Disclosure of Tax Avoidance Schemes

A package of five measures improving the disclosure of tax avoidance schemes (DOTAS) regime took effect on 1 January 2011 following formal consultation. The package included some refinements to the hallmarks (the descriptions of schemes to be disclosed) to remove known loopholes. The Government intends to implement the remaining changes to the hallmarks in the tax year 2011-12. These further changes to the hallmarks will target known avoidance risks, primarily schemes that seek to avoid income tax and national insurance contributions on employment income, schemes that incorporate offshore transactions to avoid corporation tax, and artificial loss schemes. The Government will be consulting on this measure. It will hold further informal consultation with stakeholders over the summer. The disclosure regime will also be extended to include inheritance tax, as it applies to transfers of property into trust, with effect from 6 April 2011.

Corporate Gains: Degrouping Charges Anti-Avoidance

Legislation will be introduced in Finance Bill 2011, with effect from 23 March 2011, to prevent groups of companies avoiding corporation tax on chargeable gains by using arrangements that seek to exploit the “associated companies exception” to a degrouping charge.

Anti-Avoidance Strategy

As part of its new approach to tax policy making, the Government has published a joint HMRC and HM Treasury report on tackling tax avoidance which sets out details of the first two areas of tax legislation that are to be subject to a complete review. These are (i) reducing the cash flow benefit of using tax avoidance schemes, and (ii) rolling program of review of high risk areas. This is in addition to considering a general anti-avoidance rule the review of which is underway at present and the continuation of implementing targeted tax measures to address specific schemes.

OTHER MEASURES

Changes to the Capital Allowances – Replacement of ‘Sole or Main Benefit’ Test and Mandatory Pooling

Chapter 17 of the Capital Allowances Act 2001 contains anti-avoidance legislation to provide protection against abuse of the capital allowances rules that apply to plant and machinery. The Government proposes to make this legislation more effective. The legislation currently applies to transactions where the sole or main benefit arising from the transaction is obtaining an allowance. The Government intends to replace this 'sole or main benefit' test with a new rule that is in line with effective anti-avoidance tests elsewhere in the tax related legislation. Further changes will be proposed to make the legislation as clear and effective as possible. The Government will be consulting on this measure and will publish a consultation document with further details in May 2011 with a view to introducing legislation in Finance Bill 2012.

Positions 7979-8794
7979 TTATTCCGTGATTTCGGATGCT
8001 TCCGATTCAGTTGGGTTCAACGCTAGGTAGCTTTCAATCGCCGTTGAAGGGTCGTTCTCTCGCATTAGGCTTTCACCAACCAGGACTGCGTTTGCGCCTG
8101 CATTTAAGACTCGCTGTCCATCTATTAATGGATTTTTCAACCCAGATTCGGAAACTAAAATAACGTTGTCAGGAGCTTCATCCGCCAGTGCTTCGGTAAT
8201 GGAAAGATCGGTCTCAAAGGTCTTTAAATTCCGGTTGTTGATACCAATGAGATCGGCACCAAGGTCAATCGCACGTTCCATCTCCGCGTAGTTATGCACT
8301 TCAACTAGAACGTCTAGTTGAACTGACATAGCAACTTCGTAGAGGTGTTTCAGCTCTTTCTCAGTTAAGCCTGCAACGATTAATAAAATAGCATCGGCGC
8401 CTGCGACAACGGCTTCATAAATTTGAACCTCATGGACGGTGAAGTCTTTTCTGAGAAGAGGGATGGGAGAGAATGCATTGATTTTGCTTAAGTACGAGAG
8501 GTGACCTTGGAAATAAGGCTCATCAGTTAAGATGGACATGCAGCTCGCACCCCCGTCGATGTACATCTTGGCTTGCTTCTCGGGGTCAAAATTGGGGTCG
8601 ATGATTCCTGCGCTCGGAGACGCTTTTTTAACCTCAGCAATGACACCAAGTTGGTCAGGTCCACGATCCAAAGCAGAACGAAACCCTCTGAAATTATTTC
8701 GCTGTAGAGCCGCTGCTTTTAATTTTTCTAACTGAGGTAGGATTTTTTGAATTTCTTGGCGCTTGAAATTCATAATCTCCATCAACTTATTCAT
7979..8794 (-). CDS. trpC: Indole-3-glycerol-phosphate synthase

The Government will also consult on plans to introduce changes to the capital allowances fixtures rules that businesses must pool their expenditure on fixtures in a building within a short period of acquiring the building, in order to qualify for capital allowances. A consultation document will be published at the end of May.

Income Tax and NICs Reform

The Government has announced that it will consult on the options, stages and timing of reforms to integrate the operation of income tax and national insurance contributions. In exploring potential reforms the Government aims to remove distortions created by the tax system, reduce burdens on business and improve fairness for individuals. However, it recognises that any change will be complex and involve a wide range of policy and implementation issues.

HMRC Powers, Deterrents and Safeguards Security for PAYE and National Insurance Contributions

Legislation will be introduced in Finance Bill 2011 to provide a power allowing HMRC to make regulations enabling them to require a security from employers for PAYE and NICs that is seriously at risk of non-payment. It will also introduce a criminal offence for not providing a security when one is required.

Gift Aid Donor Benefit Limits

Legislation will be introduced in Finance Bill 2011 to increase, from £500 to £2,500, the maximum value of the benefits that individuals and companies may receive as a result of making a donation to a charity of more than £10,000 under Gift Aid. The new limit will be subject to the existing rule that the benefit must not exceed 5% of the gift.

Inheritance Tax – Reduced Rate

The Government has announced that a reduced rate of inheritance tax (IHT) will apply where 10% or more of a deceased’s net estate (after deducting IHT exemptions, reliefs and the nil rate band) is left to charity. In those cases the current 40% rate will be reduced to 36%. The new rate will apply where death occurs on or after 6 April 2012. The Government will be consulting on the detailed implementation of this measure and will issue a consultation document before the summer.

Fuel Duty Rates

The fuel duty escalator that was first announced in Budget 2009 will be abolished and replaced with a fair fuel stabiliser. When oil prices are high, as now, fuel duty will increase by the retail prices index (RPI). However, if the oil price falls below a set trigger price on a sustained basis, the Government will increase fuel duty by RPI plus 1 penny per litre. The Government believes that a trigger price of $75 per barrel would be appropriate, and will set a final trigger price and mechanism after seeking the views of oil and gas companies and motoring groups.